Putnam judge has outburst in court
CHARLESTON, W.VA. - An online video records a Putnam family law judge screaming at a preacher involved in a divorce case in his courtroom.
The 16-minute video, uploaded to YouTube on Tuesday, is an official court recording of a divorce hearing for Arthur and Lillian Hage before Family Law Judge William "Chip" Watkins. The hearing occurred about 10 a.m. May 23, according to the video's timestamp.
The Hages were in court because Arthur refused to sign papers allowing Lillian to sell their home. Watkins is the first to speak on the video.
"Before we get started, Mr. Hage, if you say one word out of turn, you're going to jail. Do you understand me?
"After we closed here, you went out and talked to a reporter, five seconds after you left here despite my admonition. This morning I now see an article from your little buddy Smith with a picture of my home, my home on the front page."
Watkins said Wednesday he was referring to an article that appeared on a news website just before his hearing with the Hages.
In the video, Watkins begins to scream so loudly the audio recording is distorted.
"Shut up! Don't you speak! My wife is disabled! She's there alone! You disgusting piece of ..."
Watkins eventually apologized, saying he was too angry to "be appropriate" in the case. He said he would step down from the case.
"Your honor, we're just concerned about losing the house here," Lillian Hage's attorney says.
Watkins then announced he would not recuse himself.
The judge has since changed his mind.
"I've thought about that since that incident. I hate to impose something like this on somebody else, but I think I probably should get out of it," Watkins told the Daily Mail.
He said he already had written a request to the State Supreme Court asking it to recuse him from future hearings with the Hages. He was not sure if he had mailed the request.
Watkins said he did not recuse himself at the time of the May 23 hearing because the photo of his home ran "immediately before."
"The next time I saw Mr. Hage, I let him know I didn't appreciate that," Watkins said.
"Like any judge, I'm human, I get angry. I think my reputation is a fairly calm demeanor," he said. "But once my family is threatened, that's not part of the job."
Watkins said he considered the PutnamLive.com site's publication of a photo of his house as a threat.
"I just thought that's way beyond the pale. My house has been vandalized four times now. It seems to me it's an incitement for people with a grudge against the family court: here's your target, folks," he said.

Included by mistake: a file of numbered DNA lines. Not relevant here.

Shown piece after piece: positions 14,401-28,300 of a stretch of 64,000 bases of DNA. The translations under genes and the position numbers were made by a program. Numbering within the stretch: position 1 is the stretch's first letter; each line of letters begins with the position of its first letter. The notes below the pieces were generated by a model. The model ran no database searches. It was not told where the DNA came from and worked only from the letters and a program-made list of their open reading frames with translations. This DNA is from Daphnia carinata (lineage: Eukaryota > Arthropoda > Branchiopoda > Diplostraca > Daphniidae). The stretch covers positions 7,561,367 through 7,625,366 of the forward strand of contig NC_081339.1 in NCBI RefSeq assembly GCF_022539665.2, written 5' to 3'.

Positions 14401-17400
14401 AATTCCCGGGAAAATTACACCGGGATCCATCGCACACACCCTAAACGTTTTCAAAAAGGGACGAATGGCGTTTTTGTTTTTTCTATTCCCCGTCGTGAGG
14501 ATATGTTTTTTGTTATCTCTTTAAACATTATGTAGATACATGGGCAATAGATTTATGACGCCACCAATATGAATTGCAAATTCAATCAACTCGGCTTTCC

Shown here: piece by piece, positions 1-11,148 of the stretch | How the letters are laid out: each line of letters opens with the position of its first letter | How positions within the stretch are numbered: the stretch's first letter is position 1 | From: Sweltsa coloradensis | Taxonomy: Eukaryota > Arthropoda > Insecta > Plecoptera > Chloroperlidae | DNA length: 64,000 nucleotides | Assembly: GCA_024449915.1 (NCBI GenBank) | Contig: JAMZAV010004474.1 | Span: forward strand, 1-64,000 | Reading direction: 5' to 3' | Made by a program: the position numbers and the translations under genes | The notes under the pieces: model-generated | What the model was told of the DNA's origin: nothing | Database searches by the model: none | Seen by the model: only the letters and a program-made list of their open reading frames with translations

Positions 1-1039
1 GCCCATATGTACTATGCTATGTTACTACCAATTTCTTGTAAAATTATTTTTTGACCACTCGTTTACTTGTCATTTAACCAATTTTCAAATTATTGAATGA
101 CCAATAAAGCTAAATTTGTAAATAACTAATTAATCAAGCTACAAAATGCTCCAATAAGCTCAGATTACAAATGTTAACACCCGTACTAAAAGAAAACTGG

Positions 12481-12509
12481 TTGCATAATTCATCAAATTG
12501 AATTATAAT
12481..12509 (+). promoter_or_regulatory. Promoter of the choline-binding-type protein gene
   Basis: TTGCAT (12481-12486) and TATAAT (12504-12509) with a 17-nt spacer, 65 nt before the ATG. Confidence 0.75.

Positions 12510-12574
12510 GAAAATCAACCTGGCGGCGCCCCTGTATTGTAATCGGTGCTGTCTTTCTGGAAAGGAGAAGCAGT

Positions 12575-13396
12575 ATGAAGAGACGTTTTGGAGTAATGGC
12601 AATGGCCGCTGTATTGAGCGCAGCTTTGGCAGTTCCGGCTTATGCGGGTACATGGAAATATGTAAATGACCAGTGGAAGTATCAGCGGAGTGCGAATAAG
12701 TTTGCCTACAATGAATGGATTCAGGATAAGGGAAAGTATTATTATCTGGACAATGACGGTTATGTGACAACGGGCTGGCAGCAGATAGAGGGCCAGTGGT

In the recording Watkins repeatedly said Smith, the reporter, was Arthur Hage's "friend."
Hage denied Wednesday that he had any relationship with the reporter.
The judge would not discuss any other part of the hearing, however, even to confirm he remembered shouting at Arthur Hage.
"Those hearings are confidential and I'm not allowed to discuss those kinds of cases," he said.
Arthur Hage said he would like to see Watkins removed from the bench.
"He was mad enough in that courtroom to kill me. He treated me like an animal. Worse than an animal. Worse than a dog," he said.
"He's been cussing me and cussing my wife since the beginning of this. The man prejudges you before you could even start. He does this to everybody he doesn't like."
Hage, who has been a preacher for 40 years and currently pastors three churches, believes Watkins doesn't like him because of his religion.
"I think it's because I'm a minister and I'm a Christian and I love the Lord. What else could it be?" he said.
In the video, Watkins repeatedly threatens to send Hage to jail.
The minister said, "He's already told me he's putting me in jail for life. What have I done?
"Something's got to be done, in keeping things from the public. This is not right. We're in a free country, we're not in communist China."
Hage said he did not upload the video to YouTube but gave a copy of it to the news site.
"I don't even know how to use a computer," Hage said.
Although proceedings in family court are supposed to be confidential, Lisa Tackett, director of family court services at the state Supreme Court, said all parties involved could request a copy of a hearing video.
Tackett could not make specific comments about the video but confirmed Wednesday morning she had watched it and passed it on to her boss, court administrator Steve Canterbury.
"Because this is a current and ongoing case, I can't comment on the details of the case, or the specifics of the case," she said.
Tackett said she could not comment about Watkins' conduct as that eventually could become the subject of a court case. Judges accused of misconduct are brought before the State Supreme Court's Judicial Investigation Commission.
Canterbury said he didn't see the video until Wednesday afternoon and watched only "a few unfortunate moments."
"It speaks for itself, or maybe I should say it shouts for itself," he said. "On the surface, it seems like a very bad moment for the judge and for everyone in that courtroom."
He said he could not comment on Watkins' behavior because he was not even sure the video was authentic. Canterbury said the video appeared to be authentic, but he wanted to check the official court records.
"I think it would be wrong of me to rush into something that has such potential consequences. It's too early, it's too quick and it's all on the surface at this point," he said.
If Canterbury were to file a complaint against Watkins with the Judicial Investigation Commission, it would be considered an "extraordinary complaint" and would expedite the investigation process.
Canterbury's most recent complaint was against Carol Fouty, a Kanawha magistrate accused of several ethics violations.
Watkins said he was not concerned about a potential Supreme Court investigation.
"If I've done something wrong, I'll take responsibility for it," he said.